In my opinion, this relationship is completely inappropriate – council approves hires, salaries, and benefits, sets staffing levels, and then accepts huge campaign contributions from the very people who benefit from their actions. I can’t believe the voters don’t see the conflict of interest in this system, but I’m guessing, most people don’t know. Everybody’s got their panties in a knot over the notion that Russia and Iran have influenced elections, but they don’t see corruption that is as plain as the nose on their faces. 

    So City of Chico and County of Butte, both of whom have outrageous pension deficits, are considering Pension Obligation Bonds. This action would forever place the burden of the pension deficit – created by the ridiculous salaries, overly-generous benefits, and completely unrealistically low employee contributions approved by our “local leaders” – on the backs of the taxpayers. 

    Instead, I suggest we dump collective bargaining – this could be done by city ordinance, and could be accomplished by a petition of citizens. Another option would be a city ordinance that cut the union PAC donations down to the same level as individual donations – about $1,000 per candidate. 

    Crane agrees on point #1 – “The antidotes are to repeal collective bargaining rights for government employees or to offset these voters’ power with persistent support of our political parties from donors who care about the general interest (full disclosure: Govern for California provides such support), not to whine about one-party dominance.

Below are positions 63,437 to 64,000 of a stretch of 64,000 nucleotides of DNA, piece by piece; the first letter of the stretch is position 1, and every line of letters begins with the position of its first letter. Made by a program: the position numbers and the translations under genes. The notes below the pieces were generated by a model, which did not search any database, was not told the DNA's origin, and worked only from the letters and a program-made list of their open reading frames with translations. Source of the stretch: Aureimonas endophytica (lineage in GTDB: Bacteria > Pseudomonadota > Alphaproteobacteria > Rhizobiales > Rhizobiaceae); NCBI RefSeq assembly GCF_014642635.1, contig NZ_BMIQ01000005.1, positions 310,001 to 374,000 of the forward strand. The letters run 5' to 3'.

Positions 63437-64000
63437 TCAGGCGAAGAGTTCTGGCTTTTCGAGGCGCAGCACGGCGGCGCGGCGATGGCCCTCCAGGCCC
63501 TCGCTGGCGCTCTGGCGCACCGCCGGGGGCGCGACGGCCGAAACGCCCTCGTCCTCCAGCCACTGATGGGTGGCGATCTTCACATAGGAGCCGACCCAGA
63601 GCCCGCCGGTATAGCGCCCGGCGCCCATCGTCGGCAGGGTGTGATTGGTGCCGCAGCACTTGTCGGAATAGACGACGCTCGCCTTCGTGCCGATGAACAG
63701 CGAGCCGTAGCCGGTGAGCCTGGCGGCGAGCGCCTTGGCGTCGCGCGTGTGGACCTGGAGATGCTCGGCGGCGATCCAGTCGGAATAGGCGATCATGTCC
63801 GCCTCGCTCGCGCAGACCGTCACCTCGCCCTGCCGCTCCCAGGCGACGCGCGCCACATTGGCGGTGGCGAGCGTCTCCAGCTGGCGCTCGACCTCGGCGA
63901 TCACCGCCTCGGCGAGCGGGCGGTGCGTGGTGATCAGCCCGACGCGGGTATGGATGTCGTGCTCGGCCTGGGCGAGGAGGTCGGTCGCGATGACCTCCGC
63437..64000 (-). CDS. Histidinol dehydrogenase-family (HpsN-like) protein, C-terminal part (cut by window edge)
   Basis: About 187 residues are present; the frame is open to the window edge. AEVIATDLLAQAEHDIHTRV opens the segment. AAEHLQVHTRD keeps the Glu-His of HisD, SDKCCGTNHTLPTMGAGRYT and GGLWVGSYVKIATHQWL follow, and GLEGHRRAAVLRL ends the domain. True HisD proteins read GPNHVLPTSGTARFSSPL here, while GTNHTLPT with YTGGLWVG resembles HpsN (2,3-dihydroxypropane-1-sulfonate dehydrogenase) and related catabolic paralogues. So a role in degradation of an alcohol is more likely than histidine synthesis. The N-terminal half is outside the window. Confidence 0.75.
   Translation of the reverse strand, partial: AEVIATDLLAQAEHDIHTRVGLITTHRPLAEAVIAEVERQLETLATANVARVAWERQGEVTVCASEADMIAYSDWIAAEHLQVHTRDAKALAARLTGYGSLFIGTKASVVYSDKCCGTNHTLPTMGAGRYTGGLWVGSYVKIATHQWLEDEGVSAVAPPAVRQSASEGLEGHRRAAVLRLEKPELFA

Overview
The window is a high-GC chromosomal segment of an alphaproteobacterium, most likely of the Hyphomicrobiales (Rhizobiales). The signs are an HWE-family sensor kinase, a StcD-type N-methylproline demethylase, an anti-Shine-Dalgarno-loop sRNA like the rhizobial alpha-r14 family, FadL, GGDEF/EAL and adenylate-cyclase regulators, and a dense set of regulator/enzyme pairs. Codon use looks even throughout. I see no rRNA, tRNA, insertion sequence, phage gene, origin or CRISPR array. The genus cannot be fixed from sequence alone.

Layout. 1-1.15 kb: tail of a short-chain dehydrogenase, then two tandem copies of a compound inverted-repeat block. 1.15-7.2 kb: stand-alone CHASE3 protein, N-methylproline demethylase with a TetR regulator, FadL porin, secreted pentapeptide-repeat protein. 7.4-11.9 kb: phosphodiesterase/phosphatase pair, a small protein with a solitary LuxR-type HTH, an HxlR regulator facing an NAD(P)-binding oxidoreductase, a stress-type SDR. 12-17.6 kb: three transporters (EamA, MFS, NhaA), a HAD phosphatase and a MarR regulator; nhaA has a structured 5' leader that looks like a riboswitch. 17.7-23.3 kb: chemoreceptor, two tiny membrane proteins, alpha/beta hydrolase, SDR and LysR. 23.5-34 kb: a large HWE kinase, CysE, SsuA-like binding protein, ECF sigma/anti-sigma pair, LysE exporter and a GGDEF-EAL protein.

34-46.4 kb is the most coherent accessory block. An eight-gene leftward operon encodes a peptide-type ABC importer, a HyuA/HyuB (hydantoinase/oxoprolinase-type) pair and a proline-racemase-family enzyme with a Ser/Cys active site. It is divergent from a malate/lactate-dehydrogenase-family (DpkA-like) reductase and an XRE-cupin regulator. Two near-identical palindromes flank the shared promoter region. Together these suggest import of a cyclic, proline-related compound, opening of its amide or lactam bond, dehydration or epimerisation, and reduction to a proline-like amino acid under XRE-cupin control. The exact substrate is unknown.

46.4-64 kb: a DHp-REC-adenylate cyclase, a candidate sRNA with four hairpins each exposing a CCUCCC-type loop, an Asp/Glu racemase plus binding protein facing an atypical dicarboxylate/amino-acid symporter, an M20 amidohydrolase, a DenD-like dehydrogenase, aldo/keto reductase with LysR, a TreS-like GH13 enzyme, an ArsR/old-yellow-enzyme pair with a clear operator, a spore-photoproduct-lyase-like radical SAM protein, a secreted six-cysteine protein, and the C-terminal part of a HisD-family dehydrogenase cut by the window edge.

Right now, as Doug Ose has said, “we are going backwards” as a state. Over-taxation has made housing too expensive, while infrastructure all over the state is failing. Chico Mayor Andrew Coolidge acknowledges the poor condition of streets in Chico, but advocates a POB, which would suck all the money out of the General Fund, which is made from allocations out of all the other funds – the streets fund, the park fund, the sewer fund, etc. You get the picture every time you drive or bike around town, or open your new sewer bill. Did you get the picture last night when council voted to INSTITUTE A FEE FOR USE OF UPPER PARK? 

    Wake the hell up Chico, and write a note to your mayor – that’s andrew.coolidge@chicoca.gov

    Who will pay the unfunded liability? Taxpayers living on a median income of $43,000/year, or well-paid, well-heeled, entitled public employees making over $100,000/year?

    5 Nov

    It’s been said, the campaign begins the day after an election.  I like to hit the ground running. Here’s a letter I just sent to the ER. 

    Butte County, like the city of Chico, is considering a Pension Obligation Bond.

    POBs are a financing scheme that allows state and local governments to get the taxpayers to pay unfunded pension liabilities by issuing a bond guaranteed by tax revenues. Like CalPERS, POB proponents claim investments will pay for both the bond and the retirement fund. According to Oregon PERS manager Mike Cleary, “Some people call this arbitrage, but it’s not, it’s really an investment gamble.”